How to Repurpose Your Content into Cash
You’ve probably heard about passive income.
You’d love to get in on that, but you don’t know where to start.
Or what to do.
Or even if you can make it happen.
Would you be surprised to discover that you can start right now where you’re at with what you already have?
If you have been creating content for a while — blog posts, articles, tip sheets, and so on — you are sitting on a gold mine. This guide gives you a proven process for repurposing that content into information products that people want to buy. If you don’t have a lot of content, this guide will help you plan and build a wealth of material you can repurpose in the future.
As a successful entrepreneur and professional writer/editor for more than 25 years, I believe that every piece of content must do double and triple duty. I’ve created information products for myself and my clients by repurposing articles, books, workshops, speeches, webinars, private-labeled materials, and more.
I suggest that you follow the guide step-by-step at first, so you can learn the process and easily repeat it to build an information product empire.
How Does It Work?
Your goal is to leverage your time and efforts by ensuring that every piece of content you create does double and triple duty and can be repurposed into something new.
Almost 95% of this guide was created from content I already had in the form of blog posts, articles, tip sheets, workshop handouts, and more. I organized and updated them, as necessary, did a bit of research where I needed to add new information, and created a few sections that had no existing content. The entire guide took less than a day to complete — a lot less time than if I had to create it from scratch.
What Are Information Products?
Information products are vehicles that give people useful, practical advice to help them solve a problem, overcome an obstacle, or meet a need that they have. They provide a strategy, tools, and processes for achieving something they want.
Some information products are sold and delivered electronically via download and, once created, can deliver passive income 24/7/365.
Building lines of information products may be the easiest, most cost-effective, and potentially profitable business you can create.
Other types of products, like workshops and tele-classes, require your active participation and in-person delivery. They usually are higher-priced products, which can be recorded and sold for passive income after being delivered.
7 Easy-to-Create Information Products for Repurposing Your Content into Cash
The information products you can create multiply daily. Here’s a of products that are easy to create using repurposed content and that can be used for passive and active income.
- Printed book — Generally published by an established publishing house or self-published, using one of the on-demand services.
- eBook — eBooks are everywhere, and most professionals have created several since they are easy to pull together. They are versatile products that can be used in a variety of ways.
- Audios/Podcasting — You make your content available as audio recordings.
- Tele-classes — Content is delivered via phone, are hosted by you, and may include several sessions on one topic.
- Webinar/Videos — Content is delivered in workshop-style format. A webinar is a that usually uses a live camera on you or a slide presentation for instructional purposes. You can charge for the live delivery and subsequently sell the recorded version. Free webinars are often used to enroll people in high-priced, multi-session programs.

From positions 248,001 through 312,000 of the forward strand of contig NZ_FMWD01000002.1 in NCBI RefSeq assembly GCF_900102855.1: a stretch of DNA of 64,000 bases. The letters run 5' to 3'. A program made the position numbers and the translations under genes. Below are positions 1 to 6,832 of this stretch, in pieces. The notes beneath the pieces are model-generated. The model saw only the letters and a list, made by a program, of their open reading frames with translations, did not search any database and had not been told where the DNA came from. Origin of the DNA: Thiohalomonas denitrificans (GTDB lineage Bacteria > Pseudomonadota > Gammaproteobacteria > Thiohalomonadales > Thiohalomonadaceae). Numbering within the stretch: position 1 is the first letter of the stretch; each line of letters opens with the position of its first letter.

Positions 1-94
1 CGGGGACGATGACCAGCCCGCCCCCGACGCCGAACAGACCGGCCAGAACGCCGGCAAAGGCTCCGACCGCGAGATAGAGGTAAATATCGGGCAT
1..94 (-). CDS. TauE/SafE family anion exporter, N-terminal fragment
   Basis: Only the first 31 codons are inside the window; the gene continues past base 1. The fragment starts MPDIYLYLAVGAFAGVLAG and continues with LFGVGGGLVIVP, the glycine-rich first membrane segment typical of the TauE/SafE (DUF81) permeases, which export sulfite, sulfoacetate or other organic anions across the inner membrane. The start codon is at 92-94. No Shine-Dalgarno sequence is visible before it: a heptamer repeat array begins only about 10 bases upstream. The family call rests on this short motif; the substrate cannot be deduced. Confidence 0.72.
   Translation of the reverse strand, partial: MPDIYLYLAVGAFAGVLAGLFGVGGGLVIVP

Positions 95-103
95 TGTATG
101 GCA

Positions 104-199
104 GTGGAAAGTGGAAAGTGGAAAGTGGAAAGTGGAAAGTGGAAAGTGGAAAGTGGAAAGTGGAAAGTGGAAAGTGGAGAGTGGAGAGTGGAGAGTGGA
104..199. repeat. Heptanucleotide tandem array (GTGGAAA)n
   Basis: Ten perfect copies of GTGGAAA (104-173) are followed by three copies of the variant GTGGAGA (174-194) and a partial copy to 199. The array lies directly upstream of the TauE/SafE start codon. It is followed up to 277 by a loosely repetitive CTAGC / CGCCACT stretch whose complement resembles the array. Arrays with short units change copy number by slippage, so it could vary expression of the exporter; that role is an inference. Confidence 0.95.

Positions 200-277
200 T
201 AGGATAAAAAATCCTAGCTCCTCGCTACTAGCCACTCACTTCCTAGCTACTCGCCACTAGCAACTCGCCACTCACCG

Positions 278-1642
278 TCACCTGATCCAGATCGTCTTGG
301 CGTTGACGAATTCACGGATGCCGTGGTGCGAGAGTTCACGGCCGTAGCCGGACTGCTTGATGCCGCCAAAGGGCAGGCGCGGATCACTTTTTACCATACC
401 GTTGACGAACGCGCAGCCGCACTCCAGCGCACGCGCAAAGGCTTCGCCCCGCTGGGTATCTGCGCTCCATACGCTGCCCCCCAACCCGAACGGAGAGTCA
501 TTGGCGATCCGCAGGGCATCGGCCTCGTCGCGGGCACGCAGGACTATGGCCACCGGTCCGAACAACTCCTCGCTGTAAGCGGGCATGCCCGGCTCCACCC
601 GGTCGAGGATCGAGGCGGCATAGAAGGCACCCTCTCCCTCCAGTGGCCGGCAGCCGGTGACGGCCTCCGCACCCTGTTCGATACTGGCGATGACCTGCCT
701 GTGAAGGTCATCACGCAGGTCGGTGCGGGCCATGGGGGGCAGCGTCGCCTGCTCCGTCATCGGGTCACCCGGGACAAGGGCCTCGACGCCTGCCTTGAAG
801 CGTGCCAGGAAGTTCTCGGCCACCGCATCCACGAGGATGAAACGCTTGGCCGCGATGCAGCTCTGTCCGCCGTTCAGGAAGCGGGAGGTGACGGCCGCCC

- E-course — An e-course is a workshop delivered via email in daily or weekly segments.
- Workshops — In-person programs to help participants learn something new or make a positive change in their work or lives. You can plan and hold your own or present to organizations. The income potential can be huge.
Why Create a Line of Information Products?
Creating a line of information products expands your earning ability because your customers will return over and over to buy more of what you offer. Retailers have known this for years.
Think about cosmetics brands. Each one offers lines of products that target a specific customer niche and focus on solving a problem that customer has. For example, teens and mature women have very different makeup and skin care challenges.
Most cosmetic companies create lines of products for each niche, and each line includes a variety of products, such as moisturizers, exfoliants, day and night creams, makeup removers, enhancers, and so on. When a customer buys a few products, they are more likely to return for other items in the line.
You want to adopt this model for your information products. If one of your targeted customers purchases an e-course from you, they probably want something else that complements their original purchase and gives them new, actionable information. When you have lines of products, you can leverage them for additional profits.
9 Steps to Build an Information Product Line Using Repurposed Content
This guide will take you through a step-by-step process and give you a strategy that you can use over and over to build an entire passive income steam just by repurposing your content.
Step 1: Focus on a Specific Customer Niche and Main Topic
Before you start building information products, choose a customer niche and a topic they are interested in. When you target your products to meet the needs of a specific customer, you enhance your ability to build entire lines of products. This means you must focus on one representative person of that audience as if you were writing directly to him or her. You need to create an avatar.
An avatar is a profile of someone who represents your audience. You may have more than one avatar — one for each major audience with whom you communicate.
Be specific and detailed when you describe your avatar and use it decide what your audience needs and wants from your information products. Developing an audience avatar will help you become more effective in your messaging and make the writing easier.